Should the FBI wait for governmentwide case management app?
- By Wilson P. Dizard III
- Mar 03, 2005
One of the FBI's options for a case management system is to wait until the Federal Investigative Case Management System comes online.
But FICMS is still in the early planning stages: The project's managers have yet to define an architecture for the governmentwide case management system.
FICMS is a joint project of the Homeland Security and Justice departments [www.gcn.com
DHS plans to issue a request for proposals as early as spring, said Stephen I. Cooper, FICMS program manager in the Customs and Border Protection branch of DHS' Border and Transportation Security Directorate.
'It is hoped that there are a set of [commercial] components that would address the architectural needs. We do not believe that one package would address all of the needs, and we would need a systems integrator.'
In September, the FICMS team held an industry day and released a request for information.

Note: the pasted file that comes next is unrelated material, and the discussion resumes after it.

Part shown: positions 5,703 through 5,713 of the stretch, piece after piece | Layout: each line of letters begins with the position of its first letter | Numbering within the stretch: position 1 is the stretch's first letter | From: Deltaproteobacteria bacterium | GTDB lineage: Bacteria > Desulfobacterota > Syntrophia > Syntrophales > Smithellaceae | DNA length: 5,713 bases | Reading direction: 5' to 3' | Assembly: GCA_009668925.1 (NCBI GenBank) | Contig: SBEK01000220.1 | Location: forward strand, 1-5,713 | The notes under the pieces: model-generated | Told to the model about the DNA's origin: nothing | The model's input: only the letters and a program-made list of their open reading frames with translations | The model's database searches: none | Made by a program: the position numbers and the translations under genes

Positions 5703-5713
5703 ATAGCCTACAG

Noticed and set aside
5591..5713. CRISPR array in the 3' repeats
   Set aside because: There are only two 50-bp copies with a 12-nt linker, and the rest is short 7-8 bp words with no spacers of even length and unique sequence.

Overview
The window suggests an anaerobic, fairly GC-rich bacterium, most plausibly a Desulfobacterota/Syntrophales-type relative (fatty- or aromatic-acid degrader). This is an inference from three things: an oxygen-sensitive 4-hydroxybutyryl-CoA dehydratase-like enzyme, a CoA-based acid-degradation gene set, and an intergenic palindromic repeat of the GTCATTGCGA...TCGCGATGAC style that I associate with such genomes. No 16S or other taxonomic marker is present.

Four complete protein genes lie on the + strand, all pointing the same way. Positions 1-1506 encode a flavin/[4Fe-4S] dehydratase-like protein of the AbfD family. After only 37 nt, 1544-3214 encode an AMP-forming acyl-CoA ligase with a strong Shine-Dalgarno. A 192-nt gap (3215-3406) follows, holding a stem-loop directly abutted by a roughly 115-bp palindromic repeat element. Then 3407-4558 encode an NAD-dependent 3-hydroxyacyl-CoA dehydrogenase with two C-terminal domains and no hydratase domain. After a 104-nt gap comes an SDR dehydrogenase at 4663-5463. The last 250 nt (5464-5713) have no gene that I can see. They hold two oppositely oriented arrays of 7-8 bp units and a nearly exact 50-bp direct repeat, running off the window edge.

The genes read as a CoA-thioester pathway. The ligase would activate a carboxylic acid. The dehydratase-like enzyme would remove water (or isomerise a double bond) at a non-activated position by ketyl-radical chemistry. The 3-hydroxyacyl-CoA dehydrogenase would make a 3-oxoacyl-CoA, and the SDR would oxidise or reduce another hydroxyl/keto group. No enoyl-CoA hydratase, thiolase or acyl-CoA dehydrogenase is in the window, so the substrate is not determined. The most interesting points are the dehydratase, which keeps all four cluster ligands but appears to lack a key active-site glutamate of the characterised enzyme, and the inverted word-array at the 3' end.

The departments closed the event to the press and the public, citing security concerns. But documents from the meeting show that DHS, with more than 40 case management systems to integrate, faces problems on a scale similar to Justice, which runs about 70 case management and related systems.
According to a DHS presentation:
- Agents can't access details of investigations in paper case files around the country.
- DHS offices and external agencies exchange case and intelligence information via copies of paper files.
- Officers need up to an hour to search for a case file in 10 to 15 government and private databases.
- Lack of integration forces duplicate entry of case and incident data.
- Data entry can take up to five hours per case.
- After the Sept. 11, 2001, terrorist attacks, a search of nine databases to check for 900 names took weeks.
The goal of the FICMS project is to create a single point of access to all law enforcement information and to allow for easy sharing of case data among federal agencies.
Homeland Security officials have also said they want to make sure that new case systems comply with privacy laws and adhere to relevant data exchange standards.